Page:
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Golf: Love sets sights on being oldest winner in PGA Tour history

Aug 19, 2017; Greensboro, NC, USA; Henrik Stenson hits his tee shot on the second hole during the third round of the Wyndham Championship golf tournament at Sedgefield Country Club. Mandatory Credit: Rob Kinnan-USA TODAY Sports
Aug 19, 2017; Greensboro, NC, USA; Henrik Stenson hits his tee shot on the second hole during the third round of the Wyndham Championship golf tournament at Sedgefield Country Club. Mandatory Credit: Rob Kinnan-USA TODAY Sports

By Andrew Both

GREENSBORO, North Carolina (Reuters) - Davis Love has a chance to become the oldest PGA Tour winner, three strokes behind leader Henrik Stenson after the third round at the Wyndham Championship on Saturday.

The 53-year-old could have been even closer, failing to capitalise on the brilliant front nine en route to a three-under-par 67 at Sedgefield Country Club.

Love, who went to college at the University of North Carolina in nearby Chapel Hill, is already the third oldest winner on tour after his triumph here two years ago.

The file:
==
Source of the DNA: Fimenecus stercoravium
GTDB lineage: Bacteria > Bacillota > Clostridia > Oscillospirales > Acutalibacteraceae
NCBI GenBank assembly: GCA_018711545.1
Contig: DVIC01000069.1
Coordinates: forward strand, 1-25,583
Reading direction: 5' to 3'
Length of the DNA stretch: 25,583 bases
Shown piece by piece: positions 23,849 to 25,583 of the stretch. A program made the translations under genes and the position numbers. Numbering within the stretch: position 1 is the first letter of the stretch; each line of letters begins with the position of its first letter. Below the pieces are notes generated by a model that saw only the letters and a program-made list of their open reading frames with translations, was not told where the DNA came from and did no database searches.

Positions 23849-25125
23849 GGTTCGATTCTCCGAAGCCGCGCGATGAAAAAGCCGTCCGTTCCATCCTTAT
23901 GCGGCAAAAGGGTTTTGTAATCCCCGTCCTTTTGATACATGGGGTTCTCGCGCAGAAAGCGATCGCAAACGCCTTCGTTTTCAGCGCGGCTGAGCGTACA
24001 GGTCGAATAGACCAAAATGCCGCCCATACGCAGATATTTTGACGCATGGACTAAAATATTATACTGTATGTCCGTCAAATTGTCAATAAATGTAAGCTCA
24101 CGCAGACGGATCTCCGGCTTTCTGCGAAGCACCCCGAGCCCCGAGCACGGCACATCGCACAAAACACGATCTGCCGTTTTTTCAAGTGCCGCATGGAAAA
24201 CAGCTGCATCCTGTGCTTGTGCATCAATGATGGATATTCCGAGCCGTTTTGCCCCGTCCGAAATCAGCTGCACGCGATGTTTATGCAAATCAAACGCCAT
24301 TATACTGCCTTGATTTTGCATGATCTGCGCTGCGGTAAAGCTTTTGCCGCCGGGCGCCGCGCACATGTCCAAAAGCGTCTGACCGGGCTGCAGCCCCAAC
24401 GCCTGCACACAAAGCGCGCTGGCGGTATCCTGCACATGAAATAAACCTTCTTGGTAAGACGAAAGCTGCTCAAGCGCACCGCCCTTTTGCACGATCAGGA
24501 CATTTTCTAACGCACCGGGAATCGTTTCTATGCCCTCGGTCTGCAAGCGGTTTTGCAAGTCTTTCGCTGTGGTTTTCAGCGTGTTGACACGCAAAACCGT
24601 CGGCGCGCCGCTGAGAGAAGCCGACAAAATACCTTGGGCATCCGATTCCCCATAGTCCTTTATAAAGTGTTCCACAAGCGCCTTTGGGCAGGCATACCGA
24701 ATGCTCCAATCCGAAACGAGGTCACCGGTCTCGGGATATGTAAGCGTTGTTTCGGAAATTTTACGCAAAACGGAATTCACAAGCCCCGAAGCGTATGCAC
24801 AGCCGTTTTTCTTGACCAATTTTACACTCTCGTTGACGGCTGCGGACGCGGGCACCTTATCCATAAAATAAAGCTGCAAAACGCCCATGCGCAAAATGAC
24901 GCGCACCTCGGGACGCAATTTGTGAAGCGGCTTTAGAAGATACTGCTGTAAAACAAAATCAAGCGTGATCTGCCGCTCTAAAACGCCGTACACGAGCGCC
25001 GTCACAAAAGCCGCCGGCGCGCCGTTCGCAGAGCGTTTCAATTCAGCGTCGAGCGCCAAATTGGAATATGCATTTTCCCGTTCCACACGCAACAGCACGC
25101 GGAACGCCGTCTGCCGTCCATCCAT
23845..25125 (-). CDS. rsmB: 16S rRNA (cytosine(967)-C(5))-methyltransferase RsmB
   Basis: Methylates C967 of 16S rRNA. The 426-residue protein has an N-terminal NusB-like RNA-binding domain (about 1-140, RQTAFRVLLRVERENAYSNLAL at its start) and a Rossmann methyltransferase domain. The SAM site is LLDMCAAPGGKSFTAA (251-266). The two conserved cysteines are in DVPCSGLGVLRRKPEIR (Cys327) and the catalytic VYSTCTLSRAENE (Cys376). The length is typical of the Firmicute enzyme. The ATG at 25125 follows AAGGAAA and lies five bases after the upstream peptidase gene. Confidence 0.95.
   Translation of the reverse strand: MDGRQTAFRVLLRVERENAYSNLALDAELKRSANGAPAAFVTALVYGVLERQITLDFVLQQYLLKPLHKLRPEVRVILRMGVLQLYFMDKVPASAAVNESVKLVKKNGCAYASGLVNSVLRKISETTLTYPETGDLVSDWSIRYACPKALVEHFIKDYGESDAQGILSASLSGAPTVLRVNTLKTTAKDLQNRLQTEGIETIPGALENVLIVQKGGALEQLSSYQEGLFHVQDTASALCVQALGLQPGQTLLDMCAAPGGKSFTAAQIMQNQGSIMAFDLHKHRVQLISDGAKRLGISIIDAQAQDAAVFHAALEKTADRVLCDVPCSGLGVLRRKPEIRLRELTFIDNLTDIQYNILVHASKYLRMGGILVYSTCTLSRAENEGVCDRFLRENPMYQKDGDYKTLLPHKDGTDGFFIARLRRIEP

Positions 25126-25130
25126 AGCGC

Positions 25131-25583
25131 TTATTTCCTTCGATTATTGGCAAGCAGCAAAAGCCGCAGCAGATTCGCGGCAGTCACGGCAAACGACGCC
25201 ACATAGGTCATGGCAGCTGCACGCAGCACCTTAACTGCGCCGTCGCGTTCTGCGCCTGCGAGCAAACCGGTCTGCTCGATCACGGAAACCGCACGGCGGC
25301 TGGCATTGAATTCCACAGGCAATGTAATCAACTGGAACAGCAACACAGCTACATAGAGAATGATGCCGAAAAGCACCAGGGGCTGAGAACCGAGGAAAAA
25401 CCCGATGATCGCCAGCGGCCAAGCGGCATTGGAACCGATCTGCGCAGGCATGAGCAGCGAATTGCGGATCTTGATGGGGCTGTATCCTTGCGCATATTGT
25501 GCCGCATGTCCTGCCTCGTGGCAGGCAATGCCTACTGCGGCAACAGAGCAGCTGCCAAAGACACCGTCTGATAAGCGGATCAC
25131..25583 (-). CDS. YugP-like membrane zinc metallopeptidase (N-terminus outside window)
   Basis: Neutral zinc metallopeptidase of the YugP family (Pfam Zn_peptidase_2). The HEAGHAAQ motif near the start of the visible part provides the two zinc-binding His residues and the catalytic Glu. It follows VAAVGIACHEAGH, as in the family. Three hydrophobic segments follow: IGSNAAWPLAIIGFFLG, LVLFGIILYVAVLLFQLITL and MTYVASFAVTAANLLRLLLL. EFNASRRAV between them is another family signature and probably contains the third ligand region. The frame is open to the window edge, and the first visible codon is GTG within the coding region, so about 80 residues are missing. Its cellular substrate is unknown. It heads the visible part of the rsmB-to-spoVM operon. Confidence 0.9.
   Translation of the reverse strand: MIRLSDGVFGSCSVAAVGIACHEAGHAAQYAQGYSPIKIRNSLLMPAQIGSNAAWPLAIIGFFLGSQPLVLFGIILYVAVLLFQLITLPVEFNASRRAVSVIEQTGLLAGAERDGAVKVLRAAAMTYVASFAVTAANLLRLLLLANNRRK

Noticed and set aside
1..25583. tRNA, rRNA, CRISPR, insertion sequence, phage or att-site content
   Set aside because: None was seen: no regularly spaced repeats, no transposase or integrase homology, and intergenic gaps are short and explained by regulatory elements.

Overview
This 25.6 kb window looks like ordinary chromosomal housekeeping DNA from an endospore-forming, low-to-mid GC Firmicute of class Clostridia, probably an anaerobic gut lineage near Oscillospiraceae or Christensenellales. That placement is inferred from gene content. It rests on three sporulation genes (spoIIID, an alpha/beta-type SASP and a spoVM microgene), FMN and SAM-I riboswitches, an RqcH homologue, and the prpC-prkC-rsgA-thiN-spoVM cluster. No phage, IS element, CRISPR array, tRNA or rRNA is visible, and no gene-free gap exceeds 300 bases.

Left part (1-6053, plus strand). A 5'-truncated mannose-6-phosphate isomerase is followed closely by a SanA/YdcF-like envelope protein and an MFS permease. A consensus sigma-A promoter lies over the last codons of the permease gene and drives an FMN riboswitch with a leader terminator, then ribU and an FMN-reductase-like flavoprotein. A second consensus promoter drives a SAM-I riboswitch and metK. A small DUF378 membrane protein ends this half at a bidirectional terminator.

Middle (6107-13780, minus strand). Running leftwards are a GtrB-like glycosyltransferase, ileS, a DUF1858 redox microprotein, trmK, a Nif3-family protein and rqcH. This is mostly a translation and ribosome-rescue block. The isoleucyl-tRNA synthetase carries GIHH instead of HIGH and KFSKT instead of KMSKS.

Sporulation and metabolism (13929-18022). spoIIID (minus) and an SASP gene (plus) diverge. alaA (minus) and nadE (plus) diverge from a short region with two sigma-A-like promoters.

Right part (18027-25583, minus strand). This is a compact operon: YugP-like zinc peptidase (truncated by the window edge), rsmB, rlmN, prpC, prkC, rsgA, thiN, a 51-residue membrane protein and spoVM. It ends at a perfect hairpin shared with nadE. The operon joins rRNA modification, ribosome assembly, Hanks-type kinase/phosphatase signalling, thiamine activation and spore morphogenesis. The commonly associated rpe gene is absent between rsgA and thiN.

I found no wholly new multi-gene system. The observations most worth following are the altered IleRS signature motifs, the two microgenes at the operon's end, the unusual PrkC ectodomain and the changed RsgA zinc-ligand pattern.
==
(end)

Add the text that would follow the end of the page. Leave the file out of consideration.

The only older winners are Sam Snead, who won this event in 1965 at the age of 52, and Art Wall, who was 51 when he captured the 1975 Greater Milwaukee Open.

"I've got a chance, though there are a lot of guys who've got a chance unfortunately," Love said after signing for a 13-under 197 total heading into Sunday's final round.

A chance to supplant Snead as the oldest winner is something for Love to savour having known Sneed well before he died in 2002 at the age of 89.

"I spent a lot of time with him," said Love. "He gave me some tips and some lessons but (most of all) inspiration."

Love, whose 21 tour wins include three victories in Greensboro, surged into contention when he picked up four strokes on the front nine.

"With a 31 on the front nine I put myself in good position to shoot a good score but I had a couple of unforced errors on the back," he said.

The first of those unforced errors came after he ripped his drive 300 yards over a fairway bunker at the par-four 10th, but inexplicably caught his 120-yard approach shot fat, coming up 30 yards short.

A deft up-and-down to save par preserved his momentum, and he perhaps should have birdie the par-four 13th, his 15-foot putt stopping on the edge of the cup.

A bogey at the next, where he overshot the green with his approach from rough, halted his progress, and he was lucky to avoid a water hazard with his second shot at the par-five 15th, fellow competitor Kevin Na yelling "safe" to inform Love his ball was dry.

(Editing by Greg Stutchbury)

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